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Regarding the possibilities like Datchery being being Helena, and stealing the keys to make wax impressions. Today these seem trite, almost a parody of the fiction of the times. That reaction makes me want to reject them as possibilities, but I guess I need to remember the reaction back then would have been different.

Datchery does seem to be too obviously a disguise (even just the timing of his arrival hints at this). That Andrew Lang article points out some of Datchery's behaviour that appears to be - perhaps - hiding his/her hands, which may argue for it being Helena ... or not.

I keep wondering whether, rather than a wax impression, Jasper merely did something (left a door unlocked?), or moved something (the lime?). Were we, earlier that night, directed to look at the lime because it's important, or was it a diversion? Again I have trouble not looking at this as a modern reader who expects a Christie-like murder mystery to be full of misdirections, even to the extent (as noted earlier) to looking at the least-likely suspect (Crisparkle) and thinking he must be guilty.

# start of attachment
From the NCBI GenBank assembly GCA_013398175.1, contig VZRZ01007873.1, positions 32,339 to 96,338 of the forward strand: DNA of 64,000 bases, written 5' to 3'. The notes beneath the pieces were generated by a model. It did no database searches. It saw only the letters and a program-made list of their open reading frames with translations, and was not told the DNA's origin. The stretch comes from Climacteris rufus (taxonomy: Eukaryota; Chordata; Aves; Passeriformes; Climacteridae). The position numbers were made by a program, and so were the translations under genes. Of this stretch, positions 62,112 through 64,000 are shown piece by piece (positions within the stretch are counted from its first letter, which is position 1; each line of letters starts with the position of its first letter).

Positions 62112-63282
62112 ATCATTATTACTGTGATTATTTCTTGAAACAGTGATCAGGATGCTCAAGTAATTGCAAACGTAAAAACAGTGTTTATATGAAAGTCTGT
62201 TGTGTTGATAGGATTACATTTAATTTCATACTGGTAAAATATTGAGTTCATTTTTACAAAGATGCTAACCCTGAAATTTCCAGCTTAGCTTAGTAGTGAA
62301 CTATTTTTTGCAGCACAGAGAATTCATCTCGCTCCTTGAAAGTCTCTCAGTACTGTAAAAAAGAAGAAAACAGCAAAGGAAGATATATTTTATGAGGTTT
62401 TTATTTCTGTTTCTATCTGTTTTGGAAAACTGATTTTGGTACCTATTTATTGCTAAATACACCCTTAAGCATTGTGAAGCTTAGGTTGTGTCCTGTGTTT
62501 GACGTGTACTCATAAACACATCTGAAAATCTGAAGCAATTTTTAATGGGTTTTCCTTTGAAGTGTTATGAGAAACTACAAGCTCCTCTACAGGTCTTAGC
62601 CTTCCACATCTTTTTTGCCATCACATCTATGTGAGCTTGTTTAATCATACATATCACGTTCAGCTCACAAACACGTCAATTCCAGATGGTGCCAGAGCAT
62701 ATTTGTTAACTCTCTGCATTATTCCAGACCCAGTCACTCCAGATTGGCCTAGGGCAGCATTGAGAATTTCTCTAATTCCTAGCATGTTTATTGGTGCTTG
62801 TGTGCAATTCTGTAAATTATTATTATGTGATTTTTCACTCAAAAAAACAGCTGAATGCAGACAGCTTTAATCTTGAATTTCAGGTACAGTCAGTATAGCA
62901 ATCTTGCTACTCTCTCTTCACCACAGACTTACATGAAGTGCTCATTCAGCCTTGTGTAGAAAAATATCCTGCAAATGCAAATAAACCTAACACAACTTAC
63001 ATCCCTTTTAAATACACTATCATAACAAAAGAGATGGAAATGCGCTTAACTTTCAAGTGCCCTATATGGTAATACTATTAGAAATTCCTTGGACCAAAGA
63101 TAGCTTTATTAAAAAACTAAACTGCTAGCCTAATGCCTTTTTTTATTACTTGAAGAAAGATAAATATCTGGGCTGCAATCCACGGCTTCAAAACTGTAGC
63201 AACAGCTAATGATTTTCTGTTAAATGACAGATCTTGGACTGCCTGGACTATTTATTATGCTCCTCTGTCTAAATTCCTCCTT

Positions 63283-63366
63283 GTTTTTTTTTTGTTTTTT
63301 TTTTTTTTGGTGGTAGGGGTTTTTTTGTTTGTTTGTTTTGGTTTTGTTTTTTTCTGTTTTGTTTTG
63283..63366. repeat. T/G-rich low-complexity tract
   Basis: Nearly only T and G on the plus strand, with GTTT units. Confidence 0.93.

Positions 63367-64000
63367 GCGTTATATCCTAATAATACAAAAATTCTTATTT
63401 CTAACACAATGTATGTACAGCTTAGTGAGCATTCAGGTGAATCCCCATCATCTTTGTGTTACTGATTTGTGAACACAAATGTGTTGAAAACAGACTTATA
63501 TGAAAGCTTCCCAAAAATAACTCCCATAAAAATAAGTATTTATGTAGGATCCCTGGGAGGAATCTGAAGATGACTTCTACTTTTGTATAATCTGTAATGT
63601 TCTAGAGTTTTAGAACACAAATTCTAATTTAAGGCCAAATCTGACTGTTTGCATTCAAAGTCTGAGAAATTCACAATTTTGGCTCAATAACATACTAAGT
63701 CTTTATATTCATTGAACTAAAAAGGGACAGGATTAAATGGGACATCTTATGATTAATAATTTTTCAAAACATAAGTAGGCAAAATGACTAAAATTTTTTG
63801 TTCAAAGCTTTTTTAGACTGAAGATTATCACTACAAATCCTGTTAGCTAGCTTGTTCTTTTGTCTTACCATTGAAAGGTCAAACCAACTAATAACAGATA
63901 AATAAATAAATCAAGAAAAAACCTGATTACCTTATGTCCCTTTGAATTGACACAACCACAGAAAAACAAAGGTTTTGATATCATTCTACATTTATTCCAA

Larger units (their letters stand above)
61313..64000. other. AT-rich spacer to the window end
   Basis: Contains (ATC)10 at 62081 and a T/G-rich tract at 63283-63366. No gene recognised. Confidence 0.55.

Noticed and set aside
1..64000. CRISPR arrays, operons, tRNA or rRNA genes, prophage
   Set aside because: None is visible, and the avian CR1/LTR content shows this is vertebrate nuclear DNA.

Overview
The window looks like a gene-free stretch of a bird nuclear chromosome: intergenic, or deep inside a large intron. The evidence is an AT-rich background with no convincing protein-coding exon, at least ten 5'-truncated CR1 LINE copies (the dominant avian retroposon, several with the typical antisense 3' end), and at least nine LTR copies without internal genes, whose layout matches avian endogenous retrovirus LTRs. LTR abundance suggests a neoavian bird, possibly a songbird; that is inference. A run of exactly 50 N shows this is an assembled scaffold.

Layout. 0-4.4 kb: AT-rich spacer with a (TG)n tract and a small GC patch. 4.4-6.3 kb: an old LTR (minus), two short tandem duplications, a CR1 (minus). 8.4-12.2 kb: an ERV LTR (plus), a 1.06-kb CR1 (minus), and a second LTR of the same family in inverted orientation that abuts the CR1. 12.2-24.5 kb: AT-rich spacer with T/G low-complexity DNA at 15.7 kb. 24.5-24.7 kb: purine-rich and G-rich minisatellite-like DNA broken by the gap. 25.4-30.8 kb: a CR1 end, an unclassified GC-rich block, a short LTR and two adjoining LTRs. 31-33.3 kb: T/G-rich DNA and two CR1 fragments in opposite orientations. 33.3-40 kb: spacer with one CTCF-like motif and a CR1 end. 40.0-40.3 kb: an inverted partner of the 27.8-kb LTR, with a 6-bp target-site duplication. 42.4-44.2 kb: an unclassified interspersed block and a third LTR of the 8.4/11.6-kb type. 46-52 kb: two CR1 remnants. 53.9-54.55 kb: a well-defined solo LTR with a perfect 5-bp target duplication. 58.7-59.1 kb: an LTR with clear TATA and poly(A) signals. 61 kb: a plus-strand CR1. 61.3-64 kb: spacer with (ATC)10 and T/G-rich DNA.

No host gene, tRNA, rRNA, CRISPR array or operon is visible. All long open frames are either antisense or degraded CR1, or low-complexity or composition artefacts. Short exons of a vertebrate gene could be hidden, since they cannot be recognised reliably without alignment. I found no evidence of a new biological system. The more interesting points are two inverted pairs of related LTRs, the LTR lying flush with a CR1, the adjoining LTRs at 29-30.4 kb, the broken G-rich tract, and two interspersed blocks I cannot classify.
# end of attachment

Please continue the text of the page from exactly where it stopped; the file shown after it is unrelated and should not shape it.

There is too much we don't know. Princess Puffer has to be important, but there are just so many ways that could go.
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Old 03-15-2019, 08:55 PM   #20
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It didn't work very well for me as a mystery, but still some fine passages in it, starting with the opium den, and then the introduction to Cloisterham, which seemed to make it something of an anti-Barsetshire. Some hints already at the beginning that this will not have a happy ending.

I enjoyed the passage in the crypts, especially the description of Durdles as an aeronaut with the bottle.
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Old 03-15-2019, 09:12 PM   #21
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I usually enjoy Dickens, so this was not going to be a stretch for me. I always enjoy the caricature characters that Dickens draws. I relish his plays on words that were clearly intended to push his wordcount up (he was paid by the word for his serials). Outlandish? You bet, but very entertaining to me nonetheless. I enjoy hating his dastardly and dumb characters, and I enjoy both main female characters in this one as well.